Bond traders priced in less monetary-policy easing by the Federal Reserve this year — and briefly set the odds of a first move in June below 50% — after a gauge of US manufacturing activity showed expansion for the first time since 2022.

The amount of Fed rate cuts priced into swap contracts for this year dropped to fewer than 65 basis points — less than Fed policymakers themselves have forecast — after a report on ISM manufacturing for March exceeded all estimates in Bloomberg’s survey of economists. A bond-market decline lifted two- to 30-year Treasury yields roughly 10 or more basis points on the day, among their biggest daily increases this year.

The selloff was already under way before the ISM data release as traders reassessed the outlook for monetary policy based on economic figures and cautious comments by Fed Chair Jerome Powell on Friday, when US markets were closed.

The ISM report “feeds into the narrative coming out of last week,” whereby the economy’s resilience enables the Fed “to be patient,” said Gregory Faranello, head of US rates trading and strategy for AmeriVet Securities. For the bond market, that means rates stay “higher for longer.”

Personal income and spending data for February released Friday showing that consumption remains strong while progress toward lower inflation has stalled. Subsequently, Powell reiterated that the Fed wants to be more confident in the inflation trend before cutting rates, and that strong labor-market conditions mean there’s no urgency.

Based on those developments traders had already begun to price in less easing than indicated by the central bank’s March 20 forecasts. Earlier last week, Fed Governor Christopher Waller went further, saying recent economic data warrants delaying or reducing the number of cuts seen this year.

“Powell and Waller don’t sound like they are in a hurry to cut rates,” said Jack McIntyre, portfolio manager at Brandywine Global Investment Management. Still, the firm remains bullish on bonds based on the potential for economic data to weaken, he said.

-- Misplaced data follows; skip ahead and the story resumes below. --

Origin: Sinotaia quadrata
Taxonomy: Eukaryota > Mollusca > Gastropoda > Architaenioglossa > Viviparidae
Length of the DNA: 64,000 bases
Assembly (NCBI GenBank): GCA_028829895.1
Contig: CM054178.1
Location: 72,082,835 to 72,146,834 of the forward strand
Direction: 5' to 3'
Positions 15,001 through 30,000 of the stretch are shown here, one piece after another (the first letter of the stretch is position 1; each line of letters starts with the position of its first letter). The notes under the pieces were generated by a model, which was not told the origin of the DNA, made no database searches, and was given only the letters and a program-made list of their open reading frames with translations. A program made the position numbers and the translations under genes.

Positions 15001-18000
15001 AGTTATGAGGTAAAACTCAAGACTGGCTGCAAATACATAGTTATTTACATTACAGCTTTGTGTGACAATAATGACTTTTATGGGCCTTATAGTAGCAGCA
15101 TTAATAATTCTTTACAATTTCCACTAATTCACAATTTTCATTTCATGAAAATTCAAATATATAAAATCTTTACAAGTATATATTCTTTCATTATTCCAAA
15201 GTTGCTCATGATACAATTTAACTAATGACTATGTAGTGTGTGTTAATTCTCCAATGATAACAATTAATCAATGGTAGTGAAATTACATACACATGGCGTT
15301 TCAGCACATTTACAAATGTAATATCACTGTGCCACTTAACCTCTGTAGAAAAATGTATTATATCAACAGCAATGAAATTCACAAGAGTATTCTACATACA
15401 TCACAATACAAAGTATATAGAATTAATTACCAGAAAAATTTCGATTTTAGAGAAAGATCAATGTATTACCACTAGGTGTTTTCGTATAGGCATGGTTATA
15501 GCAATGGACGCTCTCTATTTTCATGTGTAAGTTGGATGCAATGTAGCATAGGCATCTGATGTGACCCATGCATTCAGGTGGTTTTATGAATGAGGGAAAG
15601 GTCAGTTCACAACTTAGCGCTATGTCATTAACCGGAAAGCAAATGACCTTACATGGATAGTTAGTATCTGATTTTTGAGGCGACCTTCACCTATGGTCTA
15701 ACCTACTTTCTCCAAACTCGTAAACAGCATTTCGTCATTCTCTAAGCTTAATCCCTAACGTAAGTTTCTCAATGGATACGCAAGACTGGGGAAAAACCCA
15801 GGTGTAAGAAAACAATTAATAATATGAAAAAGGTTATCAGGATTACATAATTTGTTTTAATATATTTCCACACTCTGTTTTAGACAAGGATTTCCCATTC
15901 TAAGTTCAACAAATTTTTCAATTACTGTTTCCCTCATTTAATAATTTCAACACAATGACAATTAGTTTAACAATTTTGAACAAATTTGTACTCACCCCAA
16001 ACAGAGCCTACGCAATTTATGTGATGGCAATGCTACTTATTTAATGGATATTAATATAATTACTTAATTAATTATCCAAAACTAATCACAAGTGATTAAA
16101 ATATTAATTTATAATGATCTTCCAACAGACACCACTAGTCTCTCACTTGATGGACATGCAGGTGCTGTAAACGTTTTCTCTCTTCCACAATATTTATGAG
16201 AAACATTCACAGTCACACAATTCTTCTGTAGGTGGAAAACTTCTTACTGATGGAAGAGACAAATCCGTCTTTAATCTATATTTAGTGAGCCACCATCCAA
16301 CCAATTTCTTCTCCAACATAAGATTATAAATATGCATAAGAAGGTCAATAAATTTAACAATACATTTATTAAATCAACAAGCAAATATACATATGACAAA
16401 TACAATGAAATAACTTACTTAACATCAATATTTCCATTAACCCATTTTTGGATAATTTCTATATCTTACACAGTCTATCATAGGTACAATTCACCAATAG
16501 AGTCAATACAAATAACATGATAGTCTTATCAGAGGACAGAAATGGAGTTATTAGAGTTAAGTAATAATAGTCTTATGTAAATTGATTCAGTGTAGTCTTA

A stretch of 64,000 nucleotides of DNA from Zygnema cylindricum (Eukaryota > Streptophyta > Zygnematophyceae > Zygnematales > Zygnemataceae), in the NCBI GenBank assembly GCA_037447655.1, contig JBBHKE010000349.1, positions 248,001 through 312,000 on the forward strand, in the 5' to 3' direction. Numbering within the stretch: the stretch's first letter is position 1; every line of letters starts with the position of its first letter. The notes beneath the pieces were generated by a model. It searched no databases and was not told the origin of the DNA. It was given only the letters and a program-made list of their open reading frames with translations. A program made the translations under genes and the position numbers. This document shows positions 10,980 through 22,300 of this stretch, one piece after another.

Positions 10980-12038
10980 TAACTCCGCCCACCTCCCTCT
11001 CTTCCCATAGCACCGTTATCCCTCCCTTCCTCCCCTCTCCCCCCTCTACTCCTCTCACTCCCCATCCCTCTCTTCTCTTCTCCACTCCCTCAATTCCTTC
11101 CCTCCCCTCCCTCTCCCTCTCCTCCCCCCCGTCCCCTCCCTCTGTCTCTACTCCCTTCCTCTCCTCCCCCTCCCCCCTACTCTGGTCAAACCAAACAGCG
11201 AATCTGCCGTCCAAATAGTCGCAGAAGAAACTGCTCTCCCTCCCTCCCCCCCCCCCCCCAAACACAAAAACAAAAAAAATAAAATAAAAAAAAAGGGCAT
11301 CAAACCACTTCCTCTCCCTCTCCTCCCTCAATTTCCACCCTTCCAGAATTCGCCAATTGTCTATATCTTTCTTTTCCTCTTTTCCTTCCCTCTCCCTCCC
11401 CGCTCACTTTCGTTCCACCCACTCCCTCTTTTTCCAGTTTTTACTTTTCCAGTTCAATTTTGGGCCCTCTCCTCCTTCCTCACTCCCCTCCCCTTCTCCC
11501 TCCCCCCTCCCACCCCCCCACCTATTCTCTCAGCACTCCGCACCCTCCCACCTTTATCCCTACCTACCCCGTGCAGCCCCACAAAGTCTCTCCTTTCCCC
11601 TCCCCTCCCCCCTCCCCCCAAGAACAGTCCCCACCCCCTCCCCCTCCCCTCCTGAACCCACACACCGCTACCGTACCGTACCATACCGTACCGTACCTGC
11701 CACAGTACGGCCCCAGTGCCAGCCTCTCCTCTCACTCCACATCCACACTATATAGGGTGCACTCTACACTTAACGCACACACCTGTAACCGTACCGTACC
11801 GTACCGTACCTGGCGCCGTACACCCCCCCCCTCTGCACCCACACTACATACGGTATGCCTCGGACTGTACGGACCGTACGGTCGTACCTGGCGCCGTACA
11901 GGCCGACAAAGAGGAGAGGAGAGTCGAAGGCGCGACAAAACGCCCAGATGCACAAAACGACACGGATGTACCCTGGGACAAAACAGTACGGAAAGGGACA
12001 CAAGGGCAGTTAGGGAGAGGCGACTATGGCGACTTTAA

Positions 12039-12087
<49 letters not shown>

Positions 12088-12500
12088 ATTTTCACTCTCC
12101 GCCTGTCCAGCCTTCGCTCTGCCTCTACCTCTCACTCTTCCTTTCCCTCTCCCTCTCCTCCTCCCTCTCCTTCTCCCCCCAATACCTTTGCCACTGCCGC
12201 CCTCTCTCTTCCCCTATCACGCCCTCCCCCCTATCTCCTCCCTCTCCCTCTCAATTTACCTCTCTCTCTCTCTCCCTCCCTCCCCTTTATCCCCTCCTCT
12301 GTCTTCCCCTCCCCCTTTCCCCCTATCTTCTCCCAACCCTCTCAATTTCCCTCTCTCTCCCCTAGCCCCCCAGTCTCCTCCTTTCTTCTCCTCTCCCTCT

March employment data to be released Friday is expected to show the slowest pace of job creation in several months, though the US unemployment rate remains at historically low levels under 4%.

Also Monday, several new corporate bonds offerings were planned — following a record first-quarter pace. In addition to putting supply-related pressure on Treasuries, robust private borrowing suggests that the level of interest rates isn’t constraining US companies. A rise in the futures price of crude oil to the highest level since November also underscored the strength of the US economy.

The rise in yields follows the Treasury market’s first monthly gain since December. After losses in January and February caused by erosion in market-implied expectations for Fed rate cuts, the market stabilized in March after policymakers maintained their projection that three quarter-point cuts are likely this year.

At the start of the year, the amount of easing priced in for 2024 exceeded 150 basis points. For some, that expectation was based on the view that the US economy would slow considerably due to the Fed’s 11 rate hikes over the past two years. Since then, growth data has broadly exceeded expectations, while the downward trend of inflation has slowed.

–With assistance from Edward Bolingbroke and Mark Tannenbaum.

(Adds oil price move and investor comment and updates yield levels.)